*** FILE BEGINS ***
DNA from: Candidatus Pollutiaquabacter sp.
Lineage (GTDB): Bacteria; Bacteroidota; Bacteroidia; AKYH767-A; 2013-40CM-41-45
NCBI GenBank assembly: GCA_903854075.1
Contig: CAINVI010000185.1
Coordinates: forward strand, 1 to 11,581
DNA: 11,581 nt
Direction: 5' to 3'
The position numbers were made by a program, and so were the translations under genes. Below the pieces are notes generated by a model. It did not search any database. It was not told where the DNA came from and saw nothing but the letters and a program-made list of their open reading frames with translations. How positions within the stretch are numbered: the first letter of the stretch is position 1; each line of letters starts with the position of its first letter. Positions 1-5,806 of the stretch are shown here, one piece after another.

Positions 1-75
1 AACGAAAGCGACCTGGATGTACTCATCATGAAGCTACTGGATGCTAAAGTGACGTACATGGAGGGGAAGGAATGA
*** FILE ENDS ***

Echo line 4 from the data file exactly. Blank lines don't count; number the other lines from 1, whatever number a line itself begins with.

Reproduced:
Contig: CAINVI010000185.1